This growth was driven largely by the UK, where the pandemic started to hit home around four weeks ago, and worsened dramatically in the latter half of March. The proportion of UK employee comments about wellbeing was 12% higher in March, compared with February. And when we compare the final week of March (22-28) with the first week of March, the proportion of comments relating to wellbeing jumped by 65%.
In that frightening, final week of the month, during which the country went into government enforced lockdown, 7.8% of all daily comments in the UK were on the topic of wellbeing. This is a clear sign of employees looking to their employers to take action.
Within the UK’s wellbeing comments, the most prevalent terms and keywords, in order of frequency, were: Mental health, life balance, job security, WFH (work from home), anxiety, family health and managing workload. This sheds light on what UK workers are understandably most worried about right now. It also highlights some of the key areas managers should address when it comes to supporting them.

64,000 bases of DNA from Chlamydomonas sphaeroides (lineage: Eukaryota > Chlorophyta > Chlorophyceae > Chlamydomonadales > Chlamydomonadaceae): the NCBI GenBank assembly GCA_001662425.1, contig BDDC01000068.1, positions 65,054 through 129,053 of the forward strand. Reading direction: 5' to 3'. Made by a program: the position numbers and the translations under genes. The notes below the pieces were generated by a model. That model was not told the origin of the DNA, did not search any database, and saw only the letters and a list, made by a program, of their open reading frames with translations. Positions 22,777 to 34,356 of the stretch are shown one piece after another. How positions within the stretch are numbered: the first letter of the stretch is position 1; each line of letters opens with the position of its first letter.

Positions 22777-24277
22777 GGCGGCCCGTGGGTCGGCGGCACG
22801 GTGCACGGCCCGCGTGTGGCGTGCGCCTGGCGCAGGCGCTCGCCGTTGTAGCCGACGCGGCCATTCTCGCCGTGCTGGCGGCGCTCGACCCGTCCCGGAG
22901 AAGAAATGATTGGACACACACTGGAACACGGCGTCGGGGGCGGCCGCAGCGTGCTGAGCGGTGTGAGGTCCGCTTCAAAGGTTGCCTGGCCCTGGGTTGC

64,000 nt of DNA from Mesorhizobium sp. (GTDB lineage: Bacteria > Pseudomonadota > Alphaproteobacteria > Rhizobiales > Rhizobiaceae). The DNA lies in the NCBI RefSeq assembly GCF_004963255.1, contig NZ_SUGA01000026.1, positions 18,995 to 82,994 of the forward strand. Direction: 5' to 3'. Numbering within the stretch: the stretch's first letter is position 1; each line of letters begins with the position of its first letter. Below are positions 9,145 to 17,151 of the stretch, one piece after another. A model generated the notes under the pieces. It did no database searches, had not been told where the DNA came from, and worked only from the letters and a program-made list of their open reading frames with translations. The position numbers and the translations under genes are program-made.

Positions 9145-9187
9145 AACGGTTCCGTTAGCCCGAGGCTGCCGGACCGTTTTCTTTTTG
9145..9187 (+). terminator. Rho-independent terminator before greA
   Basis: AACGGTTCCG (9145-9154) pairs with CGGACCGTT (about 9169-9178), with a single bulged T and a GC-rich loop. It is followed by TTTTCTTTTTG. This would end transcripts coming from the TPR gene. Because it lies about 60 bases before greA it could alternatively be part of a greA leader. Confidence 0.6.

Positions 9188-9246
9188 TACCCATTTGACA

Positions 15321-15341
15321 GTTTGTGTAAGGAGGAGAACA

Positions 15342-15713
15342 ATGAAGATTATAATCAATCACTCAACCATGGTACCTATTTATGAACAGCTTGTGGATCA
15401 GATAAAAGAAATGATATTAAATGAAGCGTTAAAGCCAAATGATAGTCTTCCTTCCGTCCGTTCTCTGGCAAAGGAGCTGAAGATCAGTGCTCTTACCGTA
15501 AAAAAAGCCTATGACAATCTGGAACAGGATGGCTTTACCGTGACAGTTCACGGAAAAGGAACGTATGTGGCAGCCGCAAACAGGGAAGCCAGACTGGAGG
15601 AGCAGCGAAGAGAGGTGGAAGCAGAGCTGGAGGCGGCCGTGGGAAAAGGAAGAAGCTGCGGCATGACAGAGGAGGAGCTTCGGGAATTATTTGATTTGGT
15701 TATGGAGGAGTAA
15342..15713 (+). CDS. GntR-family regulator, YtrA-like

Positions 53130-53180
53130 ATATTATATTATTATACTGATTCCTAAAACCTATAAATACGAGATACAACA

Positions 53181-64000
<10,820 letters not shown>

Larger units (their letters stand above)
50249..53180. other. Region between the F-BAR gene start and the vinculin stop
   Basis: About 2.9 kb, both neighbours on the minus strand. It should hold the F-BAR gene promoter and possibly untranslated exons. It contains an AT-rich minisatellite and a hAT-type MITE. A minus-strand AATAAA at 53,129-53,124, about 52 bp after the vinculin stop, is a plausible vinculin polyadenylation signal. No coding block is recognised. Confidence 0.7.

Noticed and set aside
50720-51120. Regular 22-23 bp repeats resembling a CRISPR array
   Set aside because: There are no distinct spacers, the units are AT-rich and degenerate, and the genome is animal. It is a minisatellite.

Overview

Comments track the virus around the globe
We’ve seen a significant rise in wellbeing-related comments in other countries too, with uplifts appearing to correspond with a deepening of concern in each country.
In the US, the proportion of comments relating to wellbeing was nearly 70% higher in the final week of March than it was in the first week of the month. Nearly 5% of all employee comments were on the topic at the end of March.
In Spain, the proportion of comments around wellbeing at the end of March was nearly 150% higher than at the start of the month. This significant jump came as the number of COVID deaths in Spain overtook those in China.
Meanwhile in Italy, where the pandemic took hold earlier, the uptick came sooner. At the time of writing, many of its inhabitants had been in lockdown for nearly a month.
Alongside the rise in wellbeing comments, there’s also been a surge in employee comments that specifically mention the pandemic. As of mid-March, 1.5% of all employee comments globally mentioned the virus.